In some areas like milk products and cooking oil, there have been spectacular increases within a span of few months, which have had a considerable impact on consumer behaviour. Prices, which had always been a major factor in influencing consumer-purchase decision, have suddenly assumed critical importance. There is usually a seasonal decline in prices after September because of the arrival of Kharif crop but 1990 has been a special case. Despite a third bumper monsoon in a row, prices have been rising instead of falling since September 1990.

Ordinarily, prices obey the dictates of ‘demand and supply phenomenon’ at a given point of time. But with the explosion of population right at our threshold any talk of curbing or controlling the demand for essentials of life, is like putting the cart before the horse or casting pearls before a swine. Policy makers and planners are fully aware of the catastrophe that an uncontrolled population can cause to the system, however efficient and elegant it may. Mere platitudes and persuasions to put under check this monster have failed to yield results and no amount of mean incentives is going to abate the gravity of situation that stares us in the face.

Besides, the people of the country, as a whole, should be educated and instructed that there are no short cuts to prosperity, although some unscrupulous and unprincipled goons may have acquired wealth and other possessions through dubious means. Nor is the policy of populism an answer to our ever-growing problems. We have seen that under one dispensation ‘loan melas’ are arranged and money distributed for considerations other than economic and equity; under another dispensation loans worth thousands of crores are waived off and thus circulation of unproductive money and budgetary deficits, both of Centre and States, are pushed further in the name of ‘social justice’ ‘egalitarianism’ et al.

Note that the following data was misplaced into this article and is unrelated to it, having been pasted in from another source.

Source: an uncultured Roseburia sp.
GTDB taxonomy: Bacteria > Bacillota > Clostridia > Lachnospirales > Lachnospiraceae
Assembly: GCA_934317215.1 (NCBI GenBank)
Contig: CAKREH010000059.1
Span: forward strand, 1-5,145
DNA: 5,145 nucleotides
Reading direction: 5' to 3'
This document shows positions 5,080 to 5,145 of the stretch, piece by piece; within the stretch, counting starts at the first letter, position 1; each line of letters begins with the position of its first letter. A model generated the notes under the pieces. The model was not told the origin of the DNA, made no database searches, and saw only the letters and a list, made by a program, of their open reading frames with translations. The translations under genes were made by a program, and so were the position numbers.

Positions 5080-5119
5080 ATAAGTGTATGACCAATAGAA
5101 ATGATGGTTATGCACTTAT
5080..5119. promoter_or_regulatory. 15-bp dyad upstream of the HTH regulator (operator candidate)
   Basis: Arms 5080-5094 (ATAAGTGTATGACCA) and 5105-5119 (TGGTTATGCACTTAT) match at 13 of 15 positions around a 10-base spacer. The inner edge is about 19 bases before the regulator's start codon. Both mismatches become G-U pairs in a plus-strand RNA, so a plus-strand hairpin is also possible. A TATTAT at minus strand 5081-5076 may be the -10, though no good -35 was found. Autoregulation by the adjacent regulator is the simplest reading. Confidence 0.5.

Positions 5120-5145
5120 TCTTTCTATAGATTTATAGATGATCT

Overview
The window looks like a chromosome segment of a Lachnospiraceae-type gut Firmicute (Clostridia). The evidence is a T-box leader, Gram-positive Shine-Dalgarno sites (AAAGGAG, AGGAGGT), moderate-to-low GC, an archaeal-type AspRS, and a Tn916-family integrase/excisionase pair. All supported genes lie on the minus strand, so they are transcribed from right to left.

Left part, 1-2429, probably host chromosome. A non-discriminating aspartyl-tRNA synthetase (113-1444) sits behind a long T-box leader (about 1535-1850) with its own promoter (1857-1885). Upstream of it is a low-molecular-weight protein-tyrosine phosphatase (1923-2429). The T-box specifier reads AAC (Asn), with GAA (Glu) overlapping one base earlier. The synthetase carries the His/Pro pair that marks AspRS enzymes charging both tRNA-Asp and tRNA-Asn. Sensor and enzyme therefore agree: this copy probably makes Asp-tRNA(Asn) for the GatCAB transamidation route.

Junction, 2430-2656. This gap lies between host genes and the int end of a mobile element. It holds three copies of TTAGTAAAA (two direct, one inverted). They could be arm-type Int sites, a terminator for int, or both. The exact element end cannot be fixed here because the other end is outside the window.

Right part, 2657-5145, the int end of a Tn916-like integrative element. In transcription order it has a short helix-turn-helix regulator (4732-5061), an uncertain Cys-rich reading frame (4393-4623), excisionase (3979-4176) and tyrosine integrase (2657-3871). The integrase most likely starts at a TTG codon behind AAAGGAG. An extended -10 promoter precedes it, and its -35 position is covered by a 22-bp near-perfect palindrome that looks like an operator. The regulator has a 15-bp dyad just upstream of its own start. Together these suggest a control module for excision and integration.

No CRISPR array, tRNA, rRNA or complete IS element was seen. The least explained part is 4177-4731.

Over the years, generation of black-money and the role of ‘parallel economy’ have played havoc with the psyche of common man and thus have distorted and disfigured all talk of ‘socio-economic equality’ and rule of law. With bags full of ‘black-money’ and ‘five-star’ culture the current coin, conspicuous living and open display of ‘money-power’ are but the natural consequences of these distortions.

One can count many other factors that have contributed to the perennial, painful and poignant pressure of prices on a common man’s life, for whom to himself and to his family are becoming an unending nightmare. The cult of consumerism, however fragile, is encompassing more and more votaries in its fold.

A number of factors seem to have propelled a boom in the sale of consumer goods in rural markets. The Green Revolution, along with White Revolution; remittances from abroad of Indians in the Gulf countries; improved literacy and education etc, are creating demands, for goods, the fall-out of which is inevitable on the entire infra-structure of essential and non-essential articles of mass consumption.

Many a time artificial scarcities are created by a quick quirk of circumstances like ‘bandhs, strikes, curfew’, complete or partial break-down of transport net-work due to happenings, agitations, protests in areas of supply of essential commodities like food-grains, edible oils, coal, petroleum products, etc. all these adverse and abnormal causes push the prices further up on the graph and it is a common experience that once the prices have enjoyed the ascent towards sky, they refuse to come down easily and voluntarily, whatever be the intensity of prayers, pleadings or persuasions of ‘powers-that-be’.